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What It’s Like Owning a Senior Horse

I seem to have come into horses at a time when the term “senior horse” is changing its definition. From what I understand, it used to be that a horse in its 20’s was a senior horse. But with current vet care, better dental care, better understanding of nutrition, and new medications, horses are living longer and healthier lives. I’ve seen some horses in their 30’s and up who are doing endurance rides and still look like they’re in their teens! It’s been said that “30 is the new 20” when it comes to horses right now.

I met Glory when she was 16 years old, and she became officially mine when she was 18. Next month, as of this writing, she will be 23 years old. So, I own a Senior horse. Some people would have considered her a senior horse when I met her. Sometimes it’s hard for me to think of Glory as a Senior, because to me she is still as sassy as she’s always been. But, she is starting to show signs of her age. She’s had Cushing’s since she was 18, so she turns into a wooly mammoth in the winter and is always just a little bit “ribby”. Her back is starting to sway a bit, and she’s getting gray in her mane and tail. When I met her, she had just a tiny bit of white on her forehead, but now the white is spreading between her eyes and I keep joking that in a few years I’ll have the horse with the big blaze that I’ve always wanted!

Owning a Senior horse is, in a word, interesting. I think in some ways it’s just as challenging as owning a younger horse. You just have different things to worry about.

The first thing I remember starting to struggle with as Glory aged was keeping her at a good weight. We’ve had to tweak her nutrition quite a lot in the past few years to keep her where she needs to be. And, to be honest, she could probably use some more protein in her diet at the moment so that she can maintain what muscle she has. Switching to a Senior Feed has definitely helped, and of course the Cushing’s doesn’t really help when it comes to the weight struggle (it’s not like she can just be let out in a big green pasture to fatten up, after all!). 

Another problem that stems from the Cushing’s is her winter coat. Glory turns into a Wooly Mammoth when winter comes, and that long winter hair is a pain to shed out! The first year that I fully owned my horse, she didn’t finish shedding out until the middle of a hot summer- just about time to start growing in the next winter coat! I have tried a variety of shedding tools, including Striphair, SleekEZ, and Hands-On Grooming Gloves. (To see which ones still live in my grooming box, check out this post of my favorite grooming products!) This year has been one of the easiest ones as far as getting her winter coat shed out, and I think that’s partially from good nutrition, partially from a good balance of medication, and partially because I gave her a trace clip back at the beginning of the year, so there was less hair to shed out! 

This next subject might be a bit controversial, because there seems to be a big debate in the horse community about whether or not horses should be blanketed. My personal opinion is that if the horse needs extra help, they should have a blanket. Because of the weight gain problems that Glory began having the past few years, I’ve acquired a moderate collection of blankets to keep her warm and dry in nasty weather. It started with one medium-weight turnout, and has grown to include a turnout sheet, medium-weight blanket, heavy-weight blanket, fly sheet, fleece cooler, and a second-hand stable sheet.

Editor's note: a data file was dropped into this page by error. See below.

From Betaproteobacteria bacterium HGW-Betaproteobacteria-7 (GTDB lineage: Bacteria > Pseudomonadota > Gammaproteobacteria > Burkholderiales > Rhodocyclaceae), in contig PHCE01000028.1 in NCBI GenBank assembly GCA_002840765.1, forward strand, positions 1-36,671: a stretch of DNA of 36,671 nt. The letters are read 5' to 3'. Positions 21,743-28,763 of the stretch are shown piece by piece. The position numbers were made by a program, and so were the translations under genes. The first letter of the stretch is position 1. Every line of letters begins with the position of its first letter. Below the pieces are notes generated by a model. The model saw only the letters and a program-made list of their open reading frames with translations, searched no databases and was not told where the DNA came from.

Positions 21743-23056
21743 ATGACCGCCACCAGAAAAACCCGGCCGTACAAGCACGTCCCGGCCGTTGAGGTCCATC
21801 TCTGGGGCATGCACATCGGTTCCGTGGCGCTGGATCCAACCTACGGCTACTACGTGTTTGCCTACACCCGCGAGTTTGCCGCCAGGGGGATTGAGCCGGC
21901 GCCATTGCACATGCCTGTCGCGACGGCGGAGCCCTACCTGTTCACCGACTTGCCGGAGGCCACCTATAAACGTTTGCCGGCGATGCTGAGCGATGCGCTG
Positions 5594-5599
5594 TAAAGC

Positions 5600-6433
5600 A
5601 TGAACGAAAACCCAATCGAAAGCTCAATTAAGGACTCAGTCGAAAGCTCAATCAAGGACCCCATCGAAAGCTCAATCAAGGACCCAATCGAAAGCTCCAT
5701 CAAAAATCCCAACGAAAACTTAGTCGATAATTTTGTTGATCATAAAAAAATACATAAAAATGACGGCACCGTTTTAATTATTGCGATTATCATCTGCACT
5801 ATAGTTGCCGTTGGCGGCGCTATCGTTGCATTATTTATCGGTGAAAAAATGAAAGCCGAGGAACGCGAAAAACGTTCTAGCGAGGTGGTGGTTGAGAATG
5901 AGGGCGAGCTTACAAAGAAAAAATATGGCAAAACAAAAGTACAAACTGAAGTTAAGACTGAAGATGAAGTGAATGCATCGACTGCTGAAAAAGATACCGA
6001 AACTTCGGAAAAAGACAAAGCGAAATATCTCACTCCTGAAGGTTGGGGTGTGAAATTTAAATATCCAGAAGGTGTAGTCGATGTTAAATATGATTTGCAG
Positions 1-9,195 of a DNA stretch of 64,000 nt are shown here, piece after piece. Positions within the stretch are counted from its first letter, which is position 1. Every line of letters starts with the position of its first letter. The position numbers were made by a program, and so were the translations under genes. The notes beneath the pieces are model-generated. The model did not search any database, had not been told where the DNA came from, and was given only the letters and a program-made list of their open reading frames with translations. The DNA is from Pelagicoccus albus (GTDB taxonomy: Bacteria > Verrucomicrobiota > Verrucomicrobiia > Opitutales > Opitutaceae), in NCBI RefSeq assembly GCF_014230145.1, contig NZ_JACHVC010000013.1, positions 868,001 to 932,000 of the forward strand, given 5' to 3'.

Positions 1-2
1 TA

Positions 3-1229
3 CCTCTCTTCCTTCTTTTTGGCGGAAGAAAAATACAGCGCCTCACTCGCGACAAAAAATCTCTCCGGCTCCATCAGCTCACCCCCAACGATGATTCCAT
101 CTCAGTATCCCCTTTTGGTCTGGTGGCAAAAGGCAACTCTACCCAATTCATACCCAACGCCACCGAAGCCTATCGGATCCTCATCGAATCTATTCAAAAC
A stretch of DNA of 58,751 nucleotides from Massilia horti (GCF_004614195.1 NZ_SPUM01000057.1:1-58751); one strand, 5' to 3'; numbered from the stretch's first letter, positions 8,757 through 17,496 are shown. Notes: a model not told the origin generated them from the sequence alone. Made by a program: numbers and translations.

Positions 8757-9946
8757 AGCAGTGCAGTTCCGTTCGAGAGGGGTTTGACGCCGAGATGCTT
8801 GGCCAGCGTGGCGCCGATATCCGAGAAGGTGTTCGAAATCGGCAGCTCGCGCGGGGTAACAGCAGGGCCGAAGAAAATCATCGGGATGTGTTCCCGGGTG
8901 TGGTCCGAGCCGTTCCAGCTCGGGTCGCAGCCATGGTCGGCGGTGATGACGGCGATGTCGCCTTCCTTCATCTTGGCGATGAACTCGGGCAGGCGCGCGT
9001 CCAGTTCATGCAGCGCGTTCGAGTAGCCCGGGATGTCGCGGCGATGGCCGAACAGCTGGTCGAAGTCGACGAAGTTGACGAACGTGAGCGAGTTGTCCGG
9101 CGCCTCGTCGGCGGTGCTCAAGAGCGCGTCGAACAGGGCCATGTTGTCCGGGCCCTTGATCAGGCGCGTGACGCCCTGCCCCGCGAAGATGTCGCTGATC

Owning a Senior horse means that you also start thinking about things like joint supplements. Glory is having some time off right now because she’s begun to show signs of pain in her rear right leg, and we think it might be arthritis in the hock or stifle. So, until our next scheduled vet appointment in a few weeks, she’s living the good life of just being fed, brushed, loved, and fed cookies. 

And that brings me to the hardest thing about owning a Senior horse: I know that, someday, I’m going to have to say good-bye. We had a scare the other weekend where it had gotten really cold here suddenly and Glory wasn’t eating anything. We thought she was acting like she was in pain, so the vet advised some Bute and just keeping an eye on her. Every time Glory seems to be a little off or acting like she’s sick, it scares me half to death if we don’t know what’s causing it. When she wasn’t being herself the other week, I was so upset that I cried myself to sleep that night with worry. I nearly stayed out at the barn instead of going home that night, but I knew there would’ve been nothing I could do if I was at the barn. She’s been fine since then, but it was a terrifying experience.

I think we always know that our time with these incredible animals is limited, whether we get them when they’re young or when they’re in their golden years. But as Glory’s gotten older, it’s becoming more and more likely that I’ll need to let her go at some point. She’s 23, so I may get another 10 years with her or I might only get another 2 years. There’s no way of knowing when she’ll be gone from my life, and I think about that a lot. It’s heart-wrenching to think about losing her, but I know it will happen one day.

My one hope is that when that day comes,  I can do whatever needs to be done for my horse. And that she knows I will never love another horse the way that I love her. 

 

 

1 thought on “What It’s Like Owning a Senior Horse

  1. Have you ever owned a Senior horse? What things did you find different from owning a younger horse?

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